Born: March 22, 1861, Louisville, Kentucky, United States
Died: March 14, 1945, Denver, Colorado, United States
Lived: First Church of Divine Science, 1400 N Williams St, Denver, CO 80218, USA (39.73874, -104.96557)
645 Lafayette Street, Denver
Buried: Fairmount Cemetery, Denver, Denver County, Colorado, USA, Plot: Blk 2
Find A Grave Memorial# 33130165
Books: Short Lessons in Divine Science, In the Light of Healing: Sermons by Nona L. Brooks, Mysteries
Church: The First Church of Divine Science in Denver is located at the northeast corner of 14th Avenue and Williams Street, just north of Cheesman Park. Now known as the Althea Center for Engaged Spirituality, the church and its Denver congregants were important in the development of Divine Science.
Address: 1400 N Williams St, Denver, CO 80218, USA (39.73874, -104.96557)
Phone: +1 303-322-7738
Founded in 1885 in San Francisco by Malinda Cramer, the Church of Divine Science moved its headquarters to Denver after the 1906 San Francisco earthquake. Cramer first visited Colorado in 1887 to lecture on Divine Science and found an attentive audience in Denver, particularly in the Brooks sisters of Pueblo. By 1898, Cramer’s followers founded the Colorado College of Divine Science, and a year later they founded the First Church of Divine Science in Denver. From what I have read, Divine Science has similarities to Christian Science, but more information about the faith can be found here. The First Church of Divine Science building was constructed in 1922 to accommodate the growing congregation in Denver. The church has a circular colonnade at the corner entrance, which is flanked by two wings, both with a series of columns supporting a decorative frieze. Large windows between the columns allow light into the sanctuary and offices. The church was designed by Denver society architect, Jules Jacques Benois Benedict, often known as J.J.B. Benedict. Benedict was a talented architect who also had a reputation for being moody and difficult to work with despite his creative genius. He designed numerous residences for Denver’s elite, including the (demolished) Belmar mansion for May Bonfils Berryman. He also designed commercial buildings and several structures for Denver’s city and mountain parks. According to the National Register nomination for Benedict’s completed buildings, the First Church of Divine Science was Benedict’s first church commission. The main body of the church is buff-colored stucco textured with small pebbles. This is ornamented by beautiful buff and pale-blue glazed terra cotta at the rounded colonnade and on the flanking wings. The National Register nomination refers to a 1923 article in Architectural Record noting that the congregation requested classical ornament rather than more overtly religious symbolism.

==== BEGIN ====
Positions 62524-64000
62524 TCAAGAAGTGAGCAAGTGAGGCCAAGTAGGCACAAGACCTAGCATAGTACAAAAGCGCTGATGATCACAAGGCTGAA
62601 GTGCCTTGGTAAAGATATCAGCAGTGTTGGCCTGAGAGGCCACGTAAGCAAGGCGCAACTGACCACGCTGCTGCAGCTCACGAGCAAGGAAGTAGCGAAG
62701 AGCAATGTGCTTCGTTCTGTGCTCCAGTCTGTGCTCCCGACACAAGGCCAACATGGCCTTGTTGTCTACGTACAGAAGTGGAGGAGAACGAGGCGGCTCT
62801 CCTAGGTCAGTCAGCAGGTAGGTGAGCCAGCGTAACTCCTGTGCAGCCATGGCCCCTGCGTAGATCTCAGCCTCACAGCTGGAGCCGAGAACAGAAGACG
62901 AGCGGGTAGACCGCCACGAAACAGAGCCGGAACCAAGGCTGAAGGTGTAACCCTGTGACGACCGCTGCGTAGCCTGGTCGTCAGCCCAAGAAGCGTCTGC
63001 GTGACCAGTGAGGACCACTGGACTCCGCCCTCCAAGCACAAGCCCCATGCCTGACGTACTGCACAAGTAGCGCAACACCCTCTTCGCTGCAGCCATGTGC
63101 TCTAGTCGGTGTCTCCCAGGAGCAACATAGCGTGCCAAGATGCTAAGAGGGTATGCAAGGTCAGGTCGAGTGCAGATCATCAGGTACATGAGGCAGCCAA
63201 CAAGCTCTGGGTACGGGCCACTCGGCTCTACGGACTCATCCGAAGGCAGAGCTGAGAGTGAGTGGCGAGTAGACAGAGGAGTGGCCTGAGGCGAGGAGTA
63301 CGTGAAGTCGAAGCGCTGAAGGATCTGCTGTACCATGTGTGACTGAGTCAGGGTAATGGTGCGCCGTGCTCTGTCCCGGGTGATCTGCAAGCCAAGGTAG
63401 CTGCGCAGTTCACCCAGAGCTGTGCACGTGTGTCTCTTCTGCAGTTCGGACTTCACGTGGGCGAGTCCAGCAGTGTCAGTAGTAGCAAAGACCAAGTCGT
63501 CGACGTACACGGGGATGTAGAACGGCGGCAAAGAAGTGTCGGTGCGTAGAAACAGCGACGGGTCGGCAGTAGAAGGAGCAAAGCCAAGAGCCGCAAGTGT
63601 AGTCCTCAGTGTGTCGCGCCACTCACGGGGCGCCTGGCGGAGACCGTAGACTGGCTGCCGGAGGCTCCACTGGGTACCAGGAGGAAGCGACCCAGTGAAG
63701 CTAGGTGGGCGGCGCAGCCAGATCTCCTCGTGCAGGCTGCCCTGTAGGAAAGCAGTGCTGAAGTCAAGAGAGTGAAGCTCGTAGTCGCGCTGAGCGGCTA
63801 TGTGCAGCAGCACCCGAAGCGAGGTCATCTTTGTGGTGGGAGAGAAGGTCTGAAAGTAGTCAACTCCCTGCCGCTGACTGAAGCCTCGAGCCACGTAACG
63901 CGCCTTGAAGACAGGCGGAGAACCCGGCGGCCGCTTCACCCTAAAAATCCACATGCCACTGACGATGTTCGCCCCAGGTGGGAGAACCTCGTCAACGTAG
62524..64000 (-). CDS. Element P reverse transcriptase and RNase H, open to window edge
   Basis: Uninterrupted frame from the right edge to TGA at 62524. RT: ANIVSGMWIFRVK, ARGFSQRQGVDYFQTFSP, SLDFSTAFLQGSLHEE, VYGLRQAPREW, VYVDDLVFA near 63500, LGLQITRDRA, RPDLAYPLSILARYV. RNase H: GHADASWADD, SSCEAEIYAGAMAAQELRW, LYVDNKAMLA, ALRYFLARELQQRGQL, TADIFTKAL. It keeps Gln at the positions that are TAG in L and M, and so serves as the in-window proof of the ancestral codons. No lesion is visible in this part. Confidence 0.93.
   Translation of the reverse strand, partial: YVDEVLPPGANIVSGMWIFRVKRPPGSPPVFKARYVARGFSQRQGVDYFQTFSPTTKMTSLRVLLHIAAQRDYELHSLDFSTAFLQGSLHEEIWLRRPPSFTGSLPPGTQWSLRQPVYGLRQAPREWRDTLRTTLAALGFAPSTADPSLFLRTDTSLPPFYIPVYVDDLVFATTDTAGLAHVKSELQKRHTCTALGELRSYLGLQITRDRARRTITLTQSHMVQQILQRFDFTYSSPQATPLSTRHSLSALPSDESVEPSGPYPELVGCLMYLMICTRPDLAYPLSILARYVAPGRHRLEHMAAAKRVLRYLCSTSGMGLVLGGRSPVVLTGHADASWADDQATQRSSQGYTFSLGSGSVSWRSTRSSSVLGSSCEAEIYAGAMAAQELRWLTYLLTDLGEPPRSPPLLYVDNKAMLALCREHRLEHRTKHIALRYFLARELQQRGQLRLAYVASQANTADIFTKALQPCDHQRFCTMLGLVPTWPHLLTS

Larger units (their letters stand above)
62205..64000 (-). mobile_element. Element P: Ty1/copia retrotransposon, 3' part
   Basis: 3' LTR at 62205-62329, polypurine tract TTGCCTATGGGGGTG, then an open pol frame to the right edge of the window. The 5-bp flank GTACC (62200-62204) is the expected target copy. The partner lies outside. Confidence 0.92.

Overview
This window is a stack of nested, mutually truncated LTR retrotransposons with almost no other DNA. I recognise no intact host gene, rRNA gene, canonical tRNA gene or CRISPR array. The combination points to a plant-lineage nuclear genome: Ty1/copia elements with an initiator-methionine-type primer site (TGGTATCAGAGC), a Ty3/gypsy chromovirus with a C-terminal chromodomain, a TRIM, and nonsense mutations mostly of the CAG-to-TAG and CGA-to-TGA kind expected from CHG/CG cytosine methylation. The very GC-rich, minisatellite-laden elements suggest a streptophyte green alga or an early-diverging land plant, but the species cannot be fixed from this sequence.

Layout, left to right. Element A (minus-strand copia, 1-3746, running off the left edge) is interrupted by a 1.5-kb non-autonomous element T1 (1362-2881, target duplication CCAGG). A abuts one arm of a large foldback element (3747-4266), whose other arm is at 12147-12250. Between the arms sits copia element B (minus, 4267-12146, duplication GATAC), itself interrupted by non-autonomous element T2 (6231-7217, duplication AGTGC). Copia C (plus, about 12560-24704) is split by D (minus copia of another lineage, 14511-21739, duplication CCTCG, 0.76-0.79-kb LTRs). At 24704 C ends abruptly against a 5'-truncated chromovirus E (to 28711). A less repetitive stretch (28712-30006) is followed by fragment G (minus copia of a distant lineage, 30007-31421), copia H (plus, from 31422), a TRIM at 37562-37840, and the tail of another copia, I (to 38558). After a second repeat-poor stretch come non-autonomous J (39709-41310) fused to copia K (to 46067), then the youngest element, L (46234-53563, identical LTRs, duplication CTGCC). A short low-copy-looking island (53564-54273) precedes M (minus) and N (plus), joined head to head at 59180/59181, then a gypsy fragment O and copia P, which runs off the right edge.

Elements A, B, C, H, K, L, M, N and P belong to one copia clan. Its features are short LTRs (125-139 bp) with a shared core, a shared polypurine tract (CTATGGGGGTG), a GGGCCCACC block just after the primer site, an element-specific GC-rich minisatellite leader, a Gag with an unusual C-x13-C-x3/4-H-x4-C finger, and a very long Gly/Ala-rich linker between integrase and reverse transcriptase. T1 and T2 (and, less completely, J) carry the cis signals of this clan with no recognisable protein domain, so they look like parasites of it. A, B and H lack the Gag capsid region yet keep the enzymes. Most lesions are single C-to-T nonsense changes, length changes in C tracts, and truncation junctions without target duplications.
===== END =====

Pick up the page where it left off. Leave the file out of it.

Who: Nona Lovell Brooks (March 22, 1861 – March 14, 1945)
Nona L. Brooks, described as a "prophet of modern mystical Christianity", was a leader in the New Thought movement and a founder of the Church of Divine Science. Brooks was born in Louisville, Kentucky, the youngest daughter of Chauncey and Lavinia Brooks. At a fairly early age, her family moved just outside Charleston, West Virginia, where Brooks graduated from the Charleston Female Academy. Due to the collapse of her father's salt mining business, the family moved again, this time to Pueblo, Colorado where he entered the metal mining business. He died shortly after the move, when Brooks was 19. In 1890, with the aim of becoming a teacher, Brooks enrolled at Pueblo Normal School, which was followed by a one-year stay at Wellesley College. In 1887, encouraged by her sister, Althea Brooks Small, Nona Brooks attended classes taught by Kate Bingham, proponent of the New Thought philosophy. While attending these classes, Brooks "found herself healed of a persistent throat infection" and shortly thereafter Brooks and Small began to heal others. In December 1898, Brooks was ordained by Malinda Cramer as a minister in the Church of Divine Science and founded the Denver Divine Science College. Shortly thereafter, she inaugurated the Divine Science Church of Denver, holding its initial service on January 1, 1899 at the Plymouth Hotel in Denver, in the process becoming the first woman pastor in Denver. In 1902, Brooks founded Fulfillment, a Divine Science periodical. During this period, she also served on several Denver civic boards, including the Colorado State Prison Board. After World War I Brooks succeeded her sister Fannie James as head of the college and in 1922 Brooks aligned the growing Church of Divine Science with the International New Thought Alliance. In the early 1930s she moved to Australia, where she established several Divine Science organizations, returning to Chicago in 1935 and then back to Denver in 1938. Nona was described by many who knew her as warm, gentle, and "motherly", but with "a strength that came from conviction". She lived at 645 N Lafayette St, Denver, CO 80218, and is buried at Fairmount Cemetery (430 S Quebec St, Denver, CO 80247, USA).
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